Archive for the ‘Columns’ Category


And speaking of Superman…

April 10, 2023

Yesterday’s little flight-of-fancy about being Superman was inspired by the following “classic” column….

* * * * * * *


by Jack Crowther

[from the Rutland Herald, November 23, 1986]

We all need to feel we count. This thought occurred to me recently when 4-year-old Bill from next door approached me on the back porch and asked, “Where’s the other Cruther?”

Actually, there are three other Crowthers besides me, but the boy knew our children’s first names, so he had to mean my wife. I told him she was inside.

He went around to the front door and rang the bell. When my wife answered, Bill informed her that he would be taking a nap presently and therefore was unavailable to anyone who wanted him.

She thanked him for letting her know, and Bill went sleepy-bye, secure in the knowledge that he had the decks cleared for his nap. From such beginnings, chief executives grow.

Bill displayed a healthy attitude, even if he overestimated the effect of his naps on the Crowther routine. He knew he counted, and that’s one of the foundation blocks of a productive life. Without a sense of our own worth, everything we do seems irrelevant.

People’s self-worth goes up and down like the stock market. Sometimes at dinner, people in our family will check up on each other.

“How’s your self-worth?” my wife will ask me.

“Down 2 points in moderate trading,” I might say. “And you?”

“Oh, I had a pretty good day. “Up 3 and a quarter in light trading.”

We include the children. “How do you feel about yourself?” we ask.

“Black Tuesday,” our daughter will say. “I think I did lousy on my science test.”

We try to buck her up. “You’re sure to rebound in the third quarter,” we say.

“And you, son?”

“Unchanged,” he’ll say.

“Unchanged from what?”

“From OK.”

“Just OK?”

“Yeah, my self-worth is fine, OK?”


Unless you’re a trained insecurity analyst, you may not spot the telltale signs of a decline in self-worth. Some people can hid their feelings.

I used to believe in keeping feelings in. I was a card-carrying member of the John Wayne school of psychological survival. If I was feeling down and someone asked me how I was, I’d say, “Fine.”

An exception to that was during my compulsive honest phase, when an extreme truthfulness plagued me. During that period, people would ask me how I was, and, if I was unhappy, I’d say, “Fine . . . physically.”

I soon got over that, thank goodness. Complete honesty was impractical. It spawned too many lengthy conversations that began with the question, “Well, what about mentally?”

After that, I learned to keep some things to myself. I learned to think the qualifying phrases instead of saying them aloud.

“How’s your self-worth?” people would ask.

“Fine,” I’d say, even if down deep I wasn’t. Then I’d continue silently to myself, “Compared to when I wrecked the car.”

Now I’m more open about feelings, depending on how much time I have. One reason is that my wife found a way to get around my deceptions. She didn’t need to ask me what kind of mood I was in. She would tell me what my self-worth quotient was and challenge me to defend it.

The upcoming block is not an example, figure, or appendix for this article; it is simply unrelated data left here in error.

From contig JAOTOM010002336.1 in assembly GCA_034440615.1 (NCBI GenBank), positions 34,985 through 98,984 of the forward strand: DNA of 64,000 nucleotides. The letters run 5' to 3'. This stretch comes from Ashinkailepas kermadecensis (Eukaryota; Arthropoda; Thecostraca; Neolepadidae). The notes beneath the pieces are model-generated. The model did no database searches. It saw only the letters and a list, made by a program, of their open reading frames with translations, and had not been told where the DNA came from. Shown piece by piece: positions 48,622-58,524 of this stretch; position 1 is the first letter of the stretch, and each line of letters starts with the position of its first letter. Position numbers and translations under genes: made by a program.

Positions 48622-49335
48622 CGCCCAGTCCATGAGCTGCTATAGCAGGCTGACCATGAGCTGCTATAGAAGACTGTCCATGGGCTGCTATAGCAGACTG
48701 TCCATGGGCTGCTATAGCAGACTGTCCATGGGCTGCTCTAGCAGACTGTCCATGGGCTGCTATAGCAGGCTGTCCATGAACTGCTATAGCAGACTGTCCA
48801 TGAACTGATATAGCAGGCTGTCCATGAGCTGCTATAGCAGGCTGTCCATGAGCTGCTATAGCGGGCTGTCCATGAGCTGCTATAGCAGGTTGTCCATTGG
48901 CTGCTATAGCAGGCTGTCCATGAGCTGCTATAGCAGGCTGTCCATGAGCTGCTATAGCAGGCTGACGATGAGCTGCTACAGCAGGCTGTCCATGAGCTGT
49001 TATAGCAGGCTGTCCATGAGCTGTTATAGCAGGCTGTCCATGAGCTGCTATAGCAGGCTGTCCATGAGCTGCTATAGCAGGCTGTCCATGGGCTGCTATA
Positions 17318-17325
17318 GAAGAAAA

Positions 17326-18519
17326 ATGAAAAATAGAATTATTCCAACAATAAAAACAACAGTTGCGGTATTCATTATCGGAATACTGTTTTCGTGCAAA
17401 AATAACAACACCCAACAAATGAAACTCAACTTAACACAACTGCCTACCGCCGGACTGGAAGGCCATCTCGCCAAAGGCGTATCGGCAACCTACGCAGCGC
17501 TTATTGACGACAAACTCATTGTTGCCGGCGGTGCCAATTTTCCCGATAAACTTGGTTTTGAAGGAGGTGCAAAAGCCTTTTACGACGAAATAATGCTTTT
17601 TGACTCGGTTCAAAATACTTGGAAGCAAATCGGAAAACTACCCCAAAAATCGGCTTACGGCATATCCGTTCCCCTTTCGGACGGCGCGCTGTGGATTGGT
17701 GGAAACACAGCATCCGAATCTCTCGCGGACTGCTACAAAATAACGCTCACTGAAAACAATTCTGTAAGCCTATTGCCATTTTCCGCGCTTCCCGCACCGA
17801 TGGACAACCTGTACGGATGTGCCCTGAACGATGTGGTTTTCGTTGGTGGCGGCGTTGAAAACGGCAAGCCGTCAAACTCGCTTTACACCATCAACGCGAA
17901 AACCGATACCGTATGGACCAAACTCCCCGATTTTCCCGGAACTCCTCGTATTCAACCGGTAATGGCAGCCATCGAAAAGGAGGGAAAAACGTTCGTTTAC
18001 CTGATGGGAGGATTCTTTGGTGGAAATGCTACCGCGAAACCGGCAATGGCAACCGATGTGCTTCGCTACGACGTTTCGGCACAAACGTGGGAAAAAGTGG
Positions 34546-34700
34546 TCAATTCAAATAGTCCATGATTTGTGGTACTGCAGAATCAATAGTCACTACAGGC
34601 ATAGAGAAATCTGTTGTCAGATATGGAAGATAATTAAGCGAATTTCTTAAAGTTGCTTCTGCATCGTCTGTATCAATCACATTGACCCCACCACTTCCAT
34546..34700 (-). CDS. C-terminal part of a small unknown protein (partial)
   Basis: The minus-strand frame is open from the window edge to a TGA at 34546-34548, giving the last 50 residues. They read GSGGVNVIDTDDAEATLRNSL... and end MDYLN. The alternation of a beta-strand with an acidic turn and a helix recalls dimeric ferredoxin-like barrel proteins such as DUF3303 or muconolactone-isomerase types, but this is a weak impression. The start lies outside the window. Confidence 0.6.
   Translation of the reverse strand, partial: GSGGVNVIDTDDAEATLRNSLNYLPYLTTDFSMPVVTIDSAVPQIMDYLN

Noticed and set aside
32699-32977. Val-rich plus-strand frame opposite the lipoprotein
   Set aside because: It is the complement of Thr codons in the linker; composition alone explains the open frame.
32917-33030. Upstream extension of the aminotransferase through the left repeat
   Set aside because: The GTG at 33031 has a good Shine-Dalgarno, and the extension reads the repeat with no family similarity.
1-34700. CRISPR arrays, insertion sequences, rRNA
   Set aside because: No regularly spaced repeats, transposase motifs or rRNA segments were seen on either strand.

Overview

“You seem to be at a low ebb today,” she’d say.

This irritated me, and I would sometimes respond with, “Oh?”

I didn’t want people telling me I was at a low ebb and asking for explanations. Sometimes my reasons seemed anemic.

Of course, not all bad moods come from being down on oneself, though many amount to that. We are the authors of our own fates, we tell ourselves. If things have gone badly, we’re to blame for not conquering our problems, we think.

Perhaps I dwell on this subject because, for a couple of hours recently, I lived the illusion of being a super-capable individual whose worth was almost incalculable. On Halloween, I dressed up as Superman, and in my shocking blue tights, blue top and red cape I almost believed I was Superman.

Though I didn’t fly through the air when I stretched out my arms in Superman’s patented flying position, I knew I had the right stuff. All that was needed was just a little bit of magic and off I’d go.

Throwing my right leg up for a vertical takeoff was as natural as getting up from breakfast, and if I failed to clear tall buildings with a single bound, only the alignment of the planets or the air pressure or some geophysical quirk was keeping me from it.

“There’s Superman,” people said as I rode through the streets of the city on a flatbed truck.

I waved. People responded.

At 6 feet, 170 pounds, the illusion of the Man of Steel was a trifle lightweight. I was more suited to portray the Man of Aluminum. Nevertheless, I played Superman and felt super, until a woman on the sidewalk called out, “Hey Superman, did you go on a diet?”

I swelled up my chest in a heroically doomed effort to expand my dimensions, distending my ribs to the point of pain.

“Nice try,” she said.

Ever since then, I’ve been a little down.

Physically, though, I’m fine.


A chip off the old block?

August 20, 2019

by Jack Crowther
Rutland Herald
October 21, 1990

Living with an elementary school teacher means:

Being asked, out of the blue, questions like, “Do we have any green cardboard?” or, “Where can I find a picture of a wheat field?” Questions cooked up overnight or hatched during housework, when her mind was still in school. Questions like, “What’s that stuff from whales that’s used in perfume — amber what?”